Monday, November 05, 2007

Smoke and Mirrors on Petroleum Prices

Newspapers and online media outlets are full of breathless observations about crude oil prices and their effect on what we pay at the pump.
"The national average price for gasoline rose about 16 cents over the last two weeks..."

- San Francisco Chronicle
"If the uptrend continues, market watchers say this could be the week that oil manages to punch through the symbolic level and eclipse the inflation-adjusted record of $101.70 reached in April 1980."

- Wall Street Journal
But you know what? All these dire pronouncements are meaningless. The plain fact is that the price of gasoline right now has nothing to do with the price of crude. Are you paying $3.80 a gallon for gas? No? I didn't think so, and neither is anybody else...not anywhere in the nation! Despite the fact that, with crude at $100/barrel, $3.80 is the break even point for refiners...the BREAK EVEN POINT! Forget about profits.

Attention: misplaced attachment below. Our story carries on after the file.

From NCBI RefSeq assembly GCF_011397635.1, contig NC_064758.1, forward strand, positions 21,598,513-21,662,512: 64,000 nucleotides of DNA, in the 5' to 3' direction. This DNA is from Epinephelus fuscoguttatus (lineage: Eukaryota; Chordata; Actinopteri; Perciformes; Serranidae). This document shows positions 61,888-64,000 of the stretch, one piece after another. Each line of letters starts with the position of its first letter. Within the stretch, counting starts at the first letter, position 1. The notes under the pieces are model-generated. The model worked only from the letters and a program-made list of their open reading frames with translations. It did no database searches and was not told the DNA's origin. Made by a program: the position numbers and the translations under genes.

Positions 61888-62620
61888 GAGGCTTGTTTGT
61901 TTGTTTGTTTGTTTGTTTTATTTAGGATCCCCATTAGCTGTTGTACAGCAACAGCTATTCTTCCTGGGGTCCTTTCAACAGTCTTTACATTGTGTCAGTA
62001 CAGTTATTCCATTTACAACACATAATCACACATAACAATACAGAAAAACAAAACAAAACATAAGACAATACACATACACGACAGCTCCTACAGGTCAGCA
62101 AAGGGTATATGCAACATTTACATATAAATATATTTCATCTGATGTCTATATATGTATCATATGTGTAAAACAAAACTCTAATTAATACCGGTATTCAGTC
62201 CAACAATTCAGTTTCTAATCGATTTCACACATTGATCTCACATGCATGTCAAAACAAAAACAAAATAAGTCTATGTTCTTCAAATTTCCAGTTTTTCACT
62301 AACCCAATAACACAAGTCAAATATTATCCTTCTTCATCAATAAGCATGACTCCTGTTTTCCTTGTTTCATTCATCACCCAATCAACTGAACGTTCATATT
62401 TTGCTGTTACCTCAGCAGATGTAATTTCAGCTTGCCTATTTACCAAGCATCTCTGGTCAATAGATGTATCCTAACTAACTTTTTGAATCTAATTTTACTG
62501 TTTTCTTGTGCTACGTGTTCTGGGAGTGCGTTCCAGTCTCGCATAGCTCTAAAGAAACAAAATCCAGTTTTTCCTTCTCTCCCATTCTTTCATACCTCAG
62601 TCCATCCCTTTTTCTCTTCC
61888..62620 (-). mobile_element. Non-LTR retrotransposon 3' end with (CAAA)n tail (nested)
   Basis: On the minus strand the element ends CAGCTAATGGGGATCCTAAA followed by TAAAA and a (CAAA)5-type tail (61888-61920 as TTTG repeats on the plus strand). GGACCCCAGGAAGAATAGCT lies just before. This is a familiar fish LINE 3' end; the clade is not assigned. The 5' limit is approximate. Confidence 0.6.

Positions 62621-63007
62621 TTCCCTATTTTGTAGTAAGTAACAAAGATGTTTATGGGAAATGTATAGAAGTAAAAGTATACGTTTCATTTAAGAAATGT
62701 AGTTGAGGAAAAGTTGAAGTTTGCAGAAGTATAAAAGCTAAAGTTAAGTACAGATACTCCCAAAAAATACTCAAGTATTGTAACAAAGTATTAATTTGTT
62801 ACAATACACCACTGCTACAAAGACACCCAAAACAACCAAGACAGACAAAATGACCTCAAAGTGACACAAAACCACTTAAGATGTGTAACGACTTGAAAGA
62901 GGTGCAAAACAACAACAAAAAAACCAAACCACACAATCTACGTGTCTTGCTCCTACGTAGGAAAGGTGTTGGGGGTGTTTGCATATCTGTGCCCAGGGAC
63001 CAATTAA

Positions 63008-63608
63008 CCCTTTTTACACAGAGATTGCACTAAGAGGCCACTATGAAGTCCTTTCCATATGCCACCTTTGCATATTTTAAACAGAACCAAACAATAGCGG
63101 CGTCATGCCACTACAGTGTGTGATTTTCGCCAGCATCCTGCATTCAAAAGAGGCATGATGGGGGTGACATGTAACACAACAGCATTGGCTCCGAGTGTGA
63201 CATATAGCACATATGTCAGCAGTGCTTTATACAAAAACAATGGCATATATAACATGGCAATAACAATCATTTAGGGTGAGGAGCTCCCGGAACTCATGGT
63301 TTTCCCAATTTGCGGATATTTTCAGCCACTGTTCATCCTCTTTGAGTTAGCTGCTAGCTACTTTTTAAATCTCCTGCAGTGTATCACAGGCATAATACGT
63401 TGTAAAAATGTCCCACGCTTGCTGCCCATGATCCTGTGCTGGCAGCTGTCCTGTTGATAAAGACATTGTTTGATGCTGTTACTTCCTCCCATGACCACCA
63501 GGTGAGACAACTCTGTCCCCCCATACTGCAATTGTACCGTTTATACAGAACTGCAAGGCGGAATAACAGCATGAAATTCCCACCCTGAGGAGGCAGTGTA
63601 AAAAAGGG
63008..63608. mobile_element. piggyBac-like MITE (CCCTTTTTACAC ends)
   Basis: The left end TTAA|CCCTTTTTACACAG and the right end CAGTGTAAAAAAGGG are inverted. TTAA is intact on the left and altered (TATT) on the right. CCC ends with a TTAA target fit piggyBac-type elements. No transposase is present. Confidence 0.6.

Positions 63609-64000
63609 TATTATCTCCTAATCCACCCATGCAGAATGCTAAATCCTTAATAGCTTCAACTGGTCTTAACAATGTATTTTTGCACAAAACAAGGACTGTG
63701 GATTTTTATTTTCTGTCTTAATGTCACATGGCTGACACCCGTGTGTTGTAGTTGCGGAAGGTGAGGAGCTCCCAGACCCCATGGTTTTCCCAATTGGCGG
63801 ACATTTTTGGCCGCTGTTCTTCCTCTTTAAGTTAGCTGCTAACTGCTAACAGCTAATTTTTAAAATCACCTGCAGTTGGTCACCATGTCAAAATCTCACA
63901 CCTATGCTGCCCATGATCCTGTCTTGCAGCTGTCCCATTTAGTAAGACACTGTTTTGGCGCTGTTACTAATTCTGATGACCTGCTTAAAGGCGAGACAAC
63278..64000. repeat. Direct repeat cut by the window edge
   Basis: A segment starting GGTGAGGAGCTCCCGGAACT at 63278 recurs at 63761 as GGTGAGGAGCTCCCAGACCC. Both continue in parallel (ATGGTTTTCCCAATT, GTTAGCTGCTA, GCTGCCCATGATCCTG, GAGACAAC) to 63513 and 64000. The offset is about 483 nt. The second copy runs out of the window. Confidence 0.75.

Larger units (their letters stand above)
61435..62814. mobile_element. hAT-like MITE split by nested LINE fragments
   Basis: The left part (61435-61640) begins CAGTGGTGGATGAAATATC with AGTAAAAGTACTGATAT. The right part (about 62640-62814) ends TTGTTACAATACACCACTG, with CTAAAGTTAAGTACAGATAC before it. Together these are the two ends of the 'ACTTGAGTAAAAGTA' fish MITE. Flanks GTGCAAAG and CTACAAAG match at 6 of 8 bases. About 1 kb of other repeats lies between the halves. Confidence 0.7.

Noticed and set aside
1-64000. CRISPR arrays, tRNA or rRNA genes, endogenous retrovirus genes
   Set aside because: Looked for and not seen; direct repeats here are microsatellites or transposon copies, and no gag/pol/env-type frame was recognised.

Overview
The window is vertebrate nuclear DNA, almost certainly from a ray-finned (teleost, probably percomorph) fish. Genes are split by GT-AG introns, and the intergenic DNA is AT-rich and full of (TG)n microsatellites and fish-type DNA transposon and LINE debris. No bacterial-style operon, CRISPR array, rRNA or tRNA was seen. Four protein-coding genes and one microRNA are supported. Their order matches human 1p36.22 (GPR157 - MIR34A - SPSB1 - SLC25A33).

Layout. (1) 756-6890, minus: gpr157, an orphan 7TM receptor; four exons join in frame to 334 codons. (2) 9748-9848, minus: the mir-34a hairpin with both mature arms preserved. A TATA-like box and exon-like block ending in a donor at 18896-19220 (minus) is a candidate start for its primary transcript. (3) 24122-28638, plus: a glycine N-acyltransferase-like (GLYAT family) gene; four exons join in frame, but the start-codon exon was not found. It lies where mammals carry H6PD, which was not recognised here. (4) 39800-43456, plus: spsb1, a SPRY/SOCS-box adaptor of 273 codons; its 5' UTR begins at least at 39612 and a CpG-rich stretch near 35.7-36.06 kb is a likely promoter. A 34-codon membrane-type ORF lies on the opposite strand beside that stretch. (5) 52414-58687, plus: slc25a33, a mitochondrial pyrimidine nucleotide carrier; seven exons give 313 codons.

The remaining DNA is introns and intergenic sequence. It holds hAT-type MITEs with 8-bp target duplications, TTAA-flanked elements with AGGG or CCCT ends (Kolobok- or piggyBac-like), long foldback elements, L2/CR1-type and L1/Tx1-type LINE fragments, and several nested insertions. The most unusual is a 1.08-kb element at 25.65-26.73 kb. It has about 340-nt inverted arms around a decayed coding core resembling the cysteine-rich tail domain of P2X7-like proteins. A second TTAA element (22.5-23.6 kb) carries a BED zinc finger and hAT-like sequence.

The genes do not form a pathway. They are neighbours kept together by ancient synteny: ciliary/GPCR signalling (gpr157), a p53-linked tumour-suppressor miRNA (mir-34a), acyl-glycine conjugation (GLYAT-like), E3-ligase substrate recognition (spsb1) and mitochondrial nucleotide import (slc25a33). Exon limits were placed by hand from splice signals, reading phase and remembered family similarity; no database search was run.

Consider: Approximately half of the 42 gallons of crude in a standard barrel are refined into gasoline. So...$50 for 21 gallons or $2.38/gallon is the cost of the crude. Add to that the average of $1.40/gallon that comprises the cost of refining, transporting, and marketing gasoline (which includes $.40 in state and federal taxes). Hell the highest prices in the US are right here in Babylon by the Bay, and we're only seeing $3.28 for regular.

What's it all about then? Simple... Last spring--as the summertime petroleum consumption bonanza ramped up, crude hovered in the $70s, and gas prices topped out just above $4.00 a gallon--Big Oil raked in the profits. And now they can afford to subsidize our purchases--sell gasoline at a loss for a bit--because what they must ensure, in fact what they are desperate to ensure, is that we keep on consuming oil just as fast as we can. In other words, this is massive market manipulation.

So forget about opportunistic politicians who whine about price gouging. Complaining about gouging, with respect to a finite resource the remaining supply of which is already known, is absurd. What politicians should be talking about is the fact that Big Oil is selling at a loss in order to encourage demand. Or, to put this on a more personal level, we are all being manipulated through price fixing into consuming more petroleum than we probably should.

Think about that the next time you're at the pump.

More on the subject at Ice Station Tango.


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